Editor’s Note: This updated list was originally published on November 5, 2014.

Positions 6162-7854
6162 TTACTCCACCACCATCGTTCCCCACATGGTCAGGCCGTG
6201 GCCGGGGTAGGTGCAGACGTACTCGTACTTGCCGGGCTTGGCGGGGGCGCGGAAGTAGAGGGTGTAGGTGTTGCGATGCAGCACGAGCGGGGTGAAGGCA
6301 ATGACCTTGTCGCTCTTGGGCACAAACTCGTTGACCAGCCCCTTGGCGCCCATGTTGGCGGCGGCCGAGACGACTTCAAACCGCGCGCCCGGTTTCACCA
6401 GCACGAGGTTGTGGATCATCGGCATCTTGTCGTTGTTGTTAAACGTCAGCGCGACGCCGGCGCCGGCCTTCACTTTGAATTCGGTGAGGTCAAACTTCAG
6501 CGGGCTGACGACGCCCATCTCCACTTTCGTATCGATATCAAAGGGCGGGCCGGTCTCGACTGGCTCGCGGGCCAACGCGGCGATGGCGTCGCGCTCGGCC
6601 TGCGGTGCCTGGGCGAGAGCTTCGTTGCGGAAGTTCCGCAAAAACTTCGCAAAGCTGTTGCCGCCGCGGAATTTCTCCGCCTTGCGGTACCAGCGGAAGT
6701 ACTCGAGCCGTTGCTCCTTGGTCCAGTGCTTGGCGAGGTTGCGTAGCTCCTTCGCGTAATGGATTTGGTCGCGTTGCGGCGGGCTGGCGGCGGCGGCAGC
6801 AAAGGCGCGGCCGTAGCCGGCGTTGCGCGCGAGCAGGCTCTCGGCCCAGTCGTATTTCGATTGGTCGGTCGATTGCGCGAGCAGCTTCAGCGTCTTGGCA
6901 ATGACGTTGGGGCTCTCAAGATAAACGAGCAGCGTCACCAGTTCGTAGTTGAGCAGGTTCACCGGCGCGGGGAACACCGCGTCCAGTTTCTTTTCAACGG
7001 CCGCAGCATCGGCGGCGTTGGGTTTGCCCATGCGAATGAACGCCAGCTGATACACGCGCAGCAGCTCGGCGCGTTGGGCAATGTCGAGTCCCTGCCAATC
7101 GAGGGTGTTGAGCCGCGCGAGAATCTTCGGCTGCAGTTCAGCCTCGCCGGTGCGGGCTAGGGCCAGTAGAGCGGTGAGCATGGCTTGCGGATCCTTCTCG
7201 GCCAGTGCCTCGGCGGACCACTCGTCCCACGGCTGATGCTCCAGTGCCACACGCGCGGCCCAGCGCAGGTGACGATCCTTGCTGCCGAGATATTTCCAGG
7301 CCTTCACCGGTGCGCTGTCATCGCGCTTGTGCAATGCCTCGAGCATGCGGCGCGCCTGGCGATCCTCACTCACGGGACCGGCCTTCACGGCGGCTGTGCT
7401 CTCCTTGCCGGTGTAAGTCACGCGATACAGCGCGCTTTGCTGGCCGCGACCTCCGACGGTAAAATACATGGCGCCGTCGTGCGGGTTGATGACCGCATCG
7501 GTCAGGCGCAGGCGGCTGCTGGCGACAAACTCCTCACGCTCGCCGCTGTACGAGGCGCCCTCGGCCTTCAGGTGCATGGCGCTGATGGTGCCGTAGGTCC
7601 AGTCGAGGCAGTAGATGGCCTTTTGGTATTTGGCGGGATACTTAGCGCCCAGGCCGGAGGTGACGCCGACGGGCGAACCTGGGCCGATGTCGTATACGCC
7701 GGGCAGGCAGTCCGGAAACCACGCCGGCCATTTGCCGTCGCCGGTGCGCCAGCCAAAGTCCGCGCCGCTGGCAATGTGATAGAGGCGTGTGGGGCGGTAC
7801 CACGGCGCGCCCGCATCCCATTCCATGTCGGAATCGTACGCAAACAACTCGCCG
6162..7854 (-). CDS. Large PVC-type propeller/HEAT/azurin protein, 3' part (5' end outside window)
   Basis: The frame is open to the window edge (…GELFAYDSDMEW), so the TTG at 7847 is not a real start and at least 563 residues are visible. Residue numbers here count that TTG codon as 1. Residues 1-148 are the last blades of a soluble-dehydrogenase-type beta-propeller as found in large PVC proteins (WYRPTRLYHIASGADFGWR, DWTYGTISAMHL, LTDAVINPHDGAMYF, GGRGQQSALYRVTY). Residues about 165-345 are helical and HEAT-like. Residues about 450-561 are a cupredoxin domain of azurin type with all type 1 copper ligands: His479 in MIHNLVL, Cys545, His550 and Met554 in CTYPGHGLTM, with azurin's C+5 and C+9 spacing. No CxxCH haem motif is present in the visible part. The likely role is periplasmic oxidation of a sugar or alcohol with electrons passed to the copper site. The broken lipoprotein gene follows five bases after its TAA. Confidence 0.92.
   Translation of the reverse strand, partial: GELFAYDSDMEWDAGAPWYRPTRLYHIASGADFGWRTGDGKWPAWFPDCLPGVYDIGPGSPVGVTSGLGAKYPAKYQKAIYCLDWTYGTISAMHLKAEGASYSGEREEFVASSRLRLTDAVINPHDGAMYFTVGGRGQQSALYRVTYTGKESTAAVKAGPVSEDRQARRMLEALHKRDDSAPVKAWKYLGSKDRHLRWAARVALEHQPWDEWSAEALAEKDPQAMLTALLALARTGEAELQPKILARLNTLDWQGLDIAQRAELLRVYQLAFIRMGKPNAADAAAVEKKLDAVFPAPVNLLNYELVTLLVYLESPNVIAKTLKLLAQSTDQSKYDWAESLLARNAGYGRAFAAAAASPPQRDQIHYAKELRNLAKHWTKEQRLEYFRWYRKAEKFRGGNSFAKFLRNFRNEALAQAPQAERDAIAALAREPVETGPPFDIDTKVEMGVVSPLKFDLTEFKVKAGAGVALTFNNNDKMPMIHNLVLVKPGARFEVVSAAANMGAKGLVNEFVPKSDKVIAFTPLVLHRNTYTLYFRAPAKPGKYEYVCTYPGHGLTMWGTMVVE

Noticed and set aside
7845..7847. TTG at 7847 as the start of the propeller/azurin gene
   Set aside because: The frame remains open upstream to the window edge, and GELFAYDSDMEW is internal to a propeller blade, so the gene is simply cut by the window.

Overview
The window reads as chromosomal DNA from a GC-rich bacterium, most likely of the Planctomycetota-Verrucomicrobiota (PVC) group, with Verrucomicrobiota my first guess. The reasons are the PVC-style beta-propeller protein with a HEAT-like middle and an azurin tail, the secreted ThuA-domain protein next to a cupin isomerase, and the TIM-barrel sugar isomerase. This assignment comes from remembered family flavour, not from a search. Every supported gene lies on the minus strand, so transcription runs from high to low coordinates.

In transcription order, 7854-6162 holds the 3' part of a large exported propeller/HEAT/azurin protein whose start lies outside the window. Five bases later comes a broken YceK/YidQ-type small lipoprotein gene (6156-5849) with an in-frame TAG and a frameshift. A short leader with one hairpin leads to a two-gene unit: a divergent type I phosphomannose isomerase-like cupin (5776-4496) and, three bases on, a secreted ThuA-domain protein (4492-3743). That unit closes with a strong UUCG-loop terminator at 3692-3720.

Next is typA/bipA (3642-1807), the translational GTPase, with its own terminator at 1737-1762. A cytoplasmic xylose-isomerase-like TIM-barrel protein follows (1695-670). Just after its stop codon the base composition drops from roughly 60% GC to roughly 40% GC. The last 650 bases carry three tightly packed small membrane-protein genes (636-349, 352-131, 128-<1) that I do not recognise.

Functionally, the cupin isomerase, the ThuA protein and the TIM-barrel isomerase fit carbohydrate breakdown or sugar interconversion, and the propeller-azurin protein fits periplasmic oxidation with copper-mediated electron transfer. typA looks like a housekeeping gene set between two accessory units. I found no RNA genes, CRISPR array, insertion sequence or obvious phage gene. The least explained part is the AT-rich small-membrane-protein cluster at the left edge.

There’s an engimatic quality to the role of Christopher Nolan in the current filmmaking landscape, and one that stands apart from the fact that his films so often court ambiguity with explicit intent. From the Russian-nesting-doll antics of Inception to the magicians-as-filmmakers commentary of The Prestige, Nolan’s ambition within the realm of big-budget, broad audience spectacle is comparable to the likes of few. Among those, James Cameron comes to mind, and now Nolan joins the Avatar director with his own film about interplanetary travel, the logical next step for a filmmaker so concerned with world-building, literal and otherwise. Looking back at his work thus far, what emerges—apart from his obsession with identity, reality, community, and obsession itself—is an artist who, heedless of his own shortcomings, is intent on challenging himself, a quality that salvages and even inverts a great many of his otherwise pedestrian choices. One suspects that this is an artist still in his pupa stage, and one is also fearful that the near-unanimous praise heaped upon his work since his breakout hit, Memento, will only serve to keep him there. To wit, his latest film, Dunkirk, employs the kind of chronology-bending antics that epitomize Memento and Inception. Rob Humanick